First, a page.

Satellite Spots Unexpected Result of Middle East Conflict

by | Sep 1, 2015

A series of maps indicates a sulfur dioxide trend reversal over the Arabian Gulf between 2005-2014. (Credit: Lelieveld et al. Sci. Adv. 2015;1:e1500498)

A series of maps indicates a sulfur dioxide trend reversal over the Arabian Gulf between 2005-2014. (Credit: Lelieveld et al. Sci. Adv. 2015;1:e1500498)

If there's any silver lining to the ongoing conflict in the Middle East, it may come in the form of fewer smog clouds. Political upheaval, economic recession and armed conflict over the last five years drove down air-pollution levels, especially smog, across the Middle East, according to an open-access report published recently in Science Advances.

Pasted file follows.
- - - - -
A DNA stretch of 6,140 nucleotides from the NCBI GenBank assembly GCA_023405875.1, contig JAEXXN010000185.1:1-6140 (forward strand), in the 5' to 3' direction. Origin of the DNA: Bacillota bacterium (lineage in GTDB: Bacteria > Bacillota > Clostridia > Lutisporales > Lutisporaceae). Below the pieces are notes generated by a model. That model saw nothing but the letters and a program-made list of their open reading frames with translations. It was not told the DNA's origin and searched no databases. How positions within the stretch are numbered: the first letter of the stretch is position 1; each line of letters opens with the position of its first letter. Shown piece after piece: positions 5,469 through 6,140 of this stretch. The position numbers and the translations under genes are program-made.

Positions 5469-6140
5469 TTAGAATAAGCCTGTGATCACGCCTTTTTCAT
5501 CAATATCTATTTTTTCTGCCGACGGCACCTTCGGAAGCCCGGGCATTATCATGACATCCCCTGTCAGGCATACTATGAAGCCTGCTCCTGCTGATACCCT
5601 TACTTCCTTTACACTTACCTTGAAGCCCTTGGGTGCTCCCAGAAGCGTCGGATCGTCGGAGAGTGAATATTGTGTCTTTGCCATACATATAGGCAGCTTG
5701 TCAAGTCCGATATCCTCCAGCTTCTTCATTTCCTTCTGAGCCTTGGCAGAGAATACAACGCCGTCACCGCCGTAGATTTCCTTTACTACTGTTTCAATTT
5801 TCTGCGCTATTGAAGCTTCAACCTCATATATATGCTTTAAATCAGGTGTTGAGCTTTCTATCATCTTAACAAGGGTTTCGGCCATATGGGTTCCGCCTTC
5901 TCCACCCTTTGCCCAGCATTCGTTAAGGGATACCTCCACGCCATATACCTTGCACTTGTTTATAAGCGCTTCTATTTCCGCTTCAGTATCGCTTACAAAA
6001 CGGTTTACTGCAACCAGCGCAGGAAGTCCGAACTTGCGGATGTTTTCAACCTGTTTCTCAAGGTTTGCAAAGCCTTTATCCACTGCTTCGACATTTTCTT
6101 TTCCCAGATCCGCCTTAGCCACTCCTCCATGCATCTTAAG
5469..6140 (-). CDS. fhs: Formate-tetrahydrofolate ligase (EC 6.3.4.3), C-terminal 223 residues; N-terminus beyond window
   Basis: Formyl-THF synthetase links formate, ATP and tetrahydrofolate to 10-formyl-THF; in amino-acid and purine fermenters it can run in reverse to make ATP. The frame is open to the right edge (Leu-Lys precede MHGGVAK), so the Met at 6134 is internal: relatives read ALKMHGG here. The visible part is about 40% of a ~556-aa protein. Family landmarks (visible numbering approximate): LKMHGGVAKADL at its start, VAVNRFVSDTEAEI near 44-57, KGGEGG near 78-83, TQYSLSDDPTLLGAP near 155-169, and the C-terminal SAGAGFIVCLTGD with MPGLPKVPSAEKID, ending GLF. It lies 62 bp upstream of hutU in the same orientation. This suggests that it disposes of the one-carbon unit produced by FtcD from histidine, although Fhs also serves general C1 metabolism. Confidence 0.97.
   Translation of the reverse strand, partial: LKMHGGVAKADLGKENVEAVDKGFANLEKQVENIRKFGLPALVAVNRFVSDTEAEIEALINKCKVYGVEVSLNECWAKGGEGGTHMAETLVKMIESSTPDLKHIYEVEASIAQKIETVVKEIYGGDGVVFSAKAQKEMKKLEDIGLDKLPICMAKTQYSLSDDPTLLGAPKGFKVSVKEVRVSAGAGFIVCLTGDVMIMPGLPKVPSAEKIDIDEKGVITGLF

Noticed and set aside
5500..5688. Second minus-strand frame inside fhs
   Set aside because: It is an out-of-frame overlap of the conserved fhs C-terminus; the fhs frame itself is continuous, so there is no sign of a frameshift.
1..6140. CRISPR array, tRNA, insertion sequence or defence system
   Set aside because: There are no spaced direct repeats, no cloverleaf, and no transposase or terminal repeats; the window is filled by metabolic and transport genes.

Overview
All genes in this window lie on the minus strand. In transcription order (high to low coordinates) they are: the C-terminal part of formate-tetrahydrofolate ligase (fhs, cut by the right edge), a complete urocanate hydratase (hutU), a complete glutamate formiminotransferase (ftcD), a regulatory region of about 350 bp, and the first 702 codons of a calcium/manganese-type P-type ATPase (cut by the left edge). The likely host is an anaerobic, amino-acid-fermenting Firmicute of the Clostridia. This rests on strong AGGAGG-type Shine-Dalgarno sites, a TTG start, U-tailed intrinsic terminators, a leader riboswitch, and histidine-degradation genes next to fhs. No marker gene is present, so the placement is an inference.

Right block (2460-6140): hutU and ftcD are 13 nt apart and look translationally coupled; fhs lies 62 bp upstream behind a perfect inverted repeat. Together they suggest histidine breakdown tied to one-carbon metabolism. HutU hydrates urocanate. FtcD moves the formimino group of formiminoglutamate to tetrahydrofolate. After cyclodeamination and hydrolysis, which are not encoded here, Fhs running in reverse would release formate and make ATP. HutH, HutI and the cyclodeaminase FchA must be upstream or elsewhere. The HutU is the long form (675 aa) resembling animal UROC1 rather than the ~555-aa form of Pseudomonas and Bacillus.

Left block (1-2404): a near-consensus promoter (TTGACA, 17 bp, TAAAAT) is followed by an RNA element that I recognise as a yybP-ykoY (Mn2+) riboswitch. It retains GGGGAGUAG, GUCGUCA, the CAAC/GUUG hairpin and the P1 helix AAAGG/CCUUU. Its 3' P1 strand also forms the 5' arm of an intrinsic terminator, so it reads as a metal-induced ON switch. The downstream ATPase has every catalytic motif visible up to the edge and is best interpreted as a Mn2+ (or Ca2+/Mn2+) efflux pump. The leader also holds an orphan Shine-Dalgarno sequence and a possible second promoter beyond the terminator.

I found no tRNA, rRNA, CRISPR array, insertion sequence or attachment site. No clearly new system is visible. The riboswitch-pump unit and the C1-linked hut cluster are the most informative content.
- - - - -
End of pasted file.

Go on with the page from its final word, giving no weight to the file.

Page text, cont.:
If you look at the Middle East, you get such an entirely different picture from anywhere else on the globe, said Jos Lelieveld, an atmospheric physicist and the report's lead author.

To monitor long-term trends of air contaminants, Lelieveld and colleagues turned to the Ozone Monitoring Instrument on NASA's Aura satellite, which flies in low orbit around the planet 14 times a day, measuring air quality.

When researchers looked at satellite data collected from 2005-2014, they noticed a decline in both NOx and SOx pollution over the Middle East. Moreover, the decrease in pollutants began in 2010. Prior to that year, pollution in the Middle East rivaled that of Los Angeles in the 1970s and 1980s, when smog levels boomed in the California metropolis. When the team compared satellite measurements with economic and energy-use data from the World Bank and U.S. Energy Information Administration, they concluded that the sudden drop in emissions was mostly triggered by socioeconomic instability.

Read the full article here.

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